Perennial, moderately long-lived.
Solitary graminoid herb growing in dense or loose tussocks with branching outside leaf sheaths (extravaginal). Almost all leaves basal. Culms several per tussock, up to 18–20 cm, moderately stout (0.6–1.2 mm broad), ascending (typically gently curving upwards from base to top), weakly trigonous with strong, pale ribs, smooth but scabrous beneath the inflorescence, distinctly papillose on and between ribs, with 2–3 prophylls (reduced basal leaves without, or with a short blade) and 3–5 leaves on the lower part of the culm, leaves increasing in length upwards on culm.
Leaves flat or folded, 4–10 cm long, shorter than culms, narrow, 1.0–1.4 mm broad, with mid vein raised on the lower surface and weakly impressed on the upper surface, margins minutely serrate for much of their length, densely papillose, bluish or greyish green.
Inflorescence and Flower
The flower in Carex is unisexual (either male or female), without perianth, and supported by a scale (the bract of the single flower). The male flower consists of 3 stamens. The female flower consists of a gynoecium of 2 or 3 fused carpels, with a single style and 2 or 3 stigmas, and with a single seed. The gynoecium is surrounded by a perigynium, a container with a narrow apical opening through which the style and stigmas emerge. The perigynia (and nuts) are either lenticular (when two carpels/stigmas) or trigonous (when three). The inflorescences are spikes, one or more per culm. If two or more spikes, all except for the uppermost are supported by more or less leaf-like bracts. Spikes may be unisexual or bisexual, and bisexual spikes may have the female flowers at base (basigynous) or at top (acrogynous). Flowers are wind pollinated and usually cross pollinated because the male flowers reach anthesis before the female flowers (protandry). Cross pollination predominates among sedges investigated in alpine Norway (Berggren & Haugset unpubl.), either due to the protandry or to genetic incompatibility. Seeds are spread inside their perigynia.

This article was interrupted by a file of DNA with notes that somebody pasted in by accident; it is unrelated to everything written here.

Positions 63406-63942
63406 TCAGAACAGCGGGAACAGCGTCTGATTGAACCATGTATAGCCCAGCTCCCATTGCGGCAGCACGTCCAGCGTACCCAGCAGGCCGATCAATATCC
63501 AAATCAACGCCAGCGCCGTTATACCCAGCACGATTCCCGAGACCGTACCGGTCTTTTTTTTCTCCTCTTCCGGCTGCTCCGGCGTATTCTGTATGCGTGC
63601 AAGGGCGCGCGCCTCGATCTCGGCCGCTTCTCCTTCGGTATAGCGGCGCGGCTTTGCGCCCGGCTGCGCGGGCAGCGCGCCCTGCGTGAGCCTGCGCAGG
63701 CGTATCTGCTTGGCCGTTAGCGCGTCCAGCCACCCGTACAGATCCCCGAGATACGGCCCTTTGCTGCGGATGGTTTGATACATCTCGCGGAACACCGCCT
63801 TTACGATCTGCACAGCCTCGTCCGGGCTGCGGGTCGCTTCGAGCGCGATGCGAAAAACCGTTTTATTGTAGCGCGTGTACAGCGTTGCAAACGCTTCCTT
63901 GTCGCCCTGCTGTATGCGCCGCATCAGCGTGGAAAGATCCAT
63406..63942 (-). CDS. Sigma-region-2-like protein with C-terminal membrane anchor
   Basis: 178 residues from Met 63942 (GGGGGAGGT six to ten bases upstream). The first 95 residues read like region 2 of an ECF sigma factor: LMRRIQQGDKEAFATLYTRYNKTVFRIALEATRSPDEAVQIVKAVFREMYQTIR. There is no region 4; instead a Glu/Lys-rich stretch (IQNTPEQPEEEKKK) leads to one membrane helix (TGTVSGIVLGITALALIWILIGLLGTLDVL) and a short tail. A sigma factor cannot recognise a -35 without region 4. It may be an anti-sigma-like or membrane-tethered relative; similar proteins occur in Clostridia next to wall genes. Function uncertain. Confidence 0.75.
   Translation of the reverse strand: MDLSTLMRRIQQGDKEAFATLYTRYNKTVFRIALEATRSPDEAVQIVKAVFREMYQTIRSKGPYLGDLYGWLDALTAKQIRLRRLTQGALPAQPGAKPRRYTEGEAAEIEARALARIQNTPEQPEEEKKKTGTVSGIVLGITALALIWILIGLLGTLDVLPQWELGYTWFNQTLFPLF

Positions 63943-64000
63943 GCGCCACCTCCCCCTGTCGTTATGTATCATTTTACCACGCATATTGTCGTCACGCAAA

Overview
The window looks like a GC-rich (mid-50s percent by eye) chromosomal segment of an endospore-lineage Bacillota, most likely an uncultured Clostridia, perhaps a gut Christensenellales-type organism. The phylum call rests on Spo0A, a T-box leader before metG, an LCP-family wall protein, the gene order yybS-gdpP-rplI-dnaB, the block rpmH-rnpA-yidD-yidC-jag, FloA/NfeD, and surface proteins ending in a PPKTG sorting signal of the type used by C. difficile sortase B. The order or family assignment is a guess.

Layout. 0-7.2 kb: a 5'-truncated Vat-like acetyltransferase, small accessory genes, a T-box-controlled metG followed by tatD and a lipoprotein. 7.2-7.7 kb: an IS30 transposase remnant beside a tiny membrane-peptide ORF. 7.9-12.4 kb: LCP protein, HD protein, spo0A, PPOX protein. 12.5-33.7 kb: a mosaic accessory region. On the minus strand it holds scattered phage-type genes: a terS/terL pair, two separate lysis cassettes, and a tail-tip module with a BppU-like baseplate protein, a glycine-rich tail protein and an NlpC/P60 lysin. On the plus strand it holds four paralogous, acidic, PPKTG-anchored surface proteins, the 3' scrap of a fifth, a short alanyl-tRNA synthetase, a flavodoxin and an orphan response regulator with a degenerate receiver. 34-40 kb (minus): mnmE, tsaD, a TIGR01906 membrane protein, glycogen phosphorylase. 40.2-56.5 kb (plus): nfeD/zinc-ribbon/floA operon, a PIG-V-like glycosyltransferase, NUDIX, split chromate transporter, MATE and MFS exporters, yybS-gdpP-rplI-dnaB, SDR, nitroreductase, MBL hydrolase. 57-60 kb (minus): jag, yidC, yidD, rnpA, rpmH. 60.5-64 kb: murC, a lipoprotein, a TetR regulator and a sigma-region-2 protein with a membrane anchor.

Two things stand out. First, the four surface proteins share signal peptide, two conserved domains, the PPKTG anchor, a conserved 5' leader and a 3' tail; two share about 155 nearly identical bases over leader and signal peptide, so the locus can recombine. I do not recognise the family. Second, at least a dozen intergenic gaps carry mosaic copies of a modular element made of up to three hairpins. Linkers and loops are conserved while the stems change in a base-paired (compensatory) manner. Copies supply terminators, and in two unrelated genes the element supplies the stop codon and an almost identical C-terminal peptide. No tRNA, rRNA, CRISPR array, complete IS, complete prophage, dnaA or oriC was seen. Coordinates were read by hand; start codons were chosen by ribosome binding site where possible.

Inflorescence a dense cluster, 0.8–1.2 × 0.3–0.5 cm, of 2–3 spikes, all bisexual with female flowers at top (acrogynous). The spikes are short, almost rounded, and if 3, the lowermost spike is often at some distance from the two upper ones. The top spike is larger than the others and may be club-shaped. All spikes have sheath-like bracts 1–3 × 0.6–1.5 mm, broadly ovate, subacute, pale to medium brown, with broad (ca. 0.3–0.4 mm), white hyaline margin, with a paler mid vein, usually not continuing into a blade. Scales similar in male and female flowers, 1.8–2.5 × 1.3–1.6 mm, broadly ovate, obtuse, pale to medium brown with a paler midvein and ca. 0.3 mm broad, white hyaline margins. Perigynia lens-shaped (lenticular, with one nearly flat and one slightly convex surface), elliptic, 1.8–2.1 mm, tapering at base into a short foot, apically obtuse (without any beak), truncate at the aperture, with distinct, reddish veins, bluish green, densely and distinctly papillose. Stigmas 2.
Fruit a lenticular nut enclosed in the perigynium.
Sexual reproduction by seeds; no vegetative reproduction. We have not observed mature fruits in Svalbard but assume, from the stage of the inflorescence at end of season and from the presence of several distinct plants in the stands, often at some distance, that it sometimes sets fruit. This is not a plant that can survive for centuries without reproduction.
Fruits (within perigynia) are dispersed by surface water (within the mires) and probably by birds.
The two Svalbard species most closely related to C. marina (in section Glareosae) are C. glareosa and C. lachenalii. For differences from C. glareosa, see that species. Carex marina differs from C. lachenalii in nearly globular (or club-shaped) pale spikes and in perigynia without beak. Carex lachenalii has oblong brown spikes and perigynia with a distinct (0.2–0.4 mm) beak.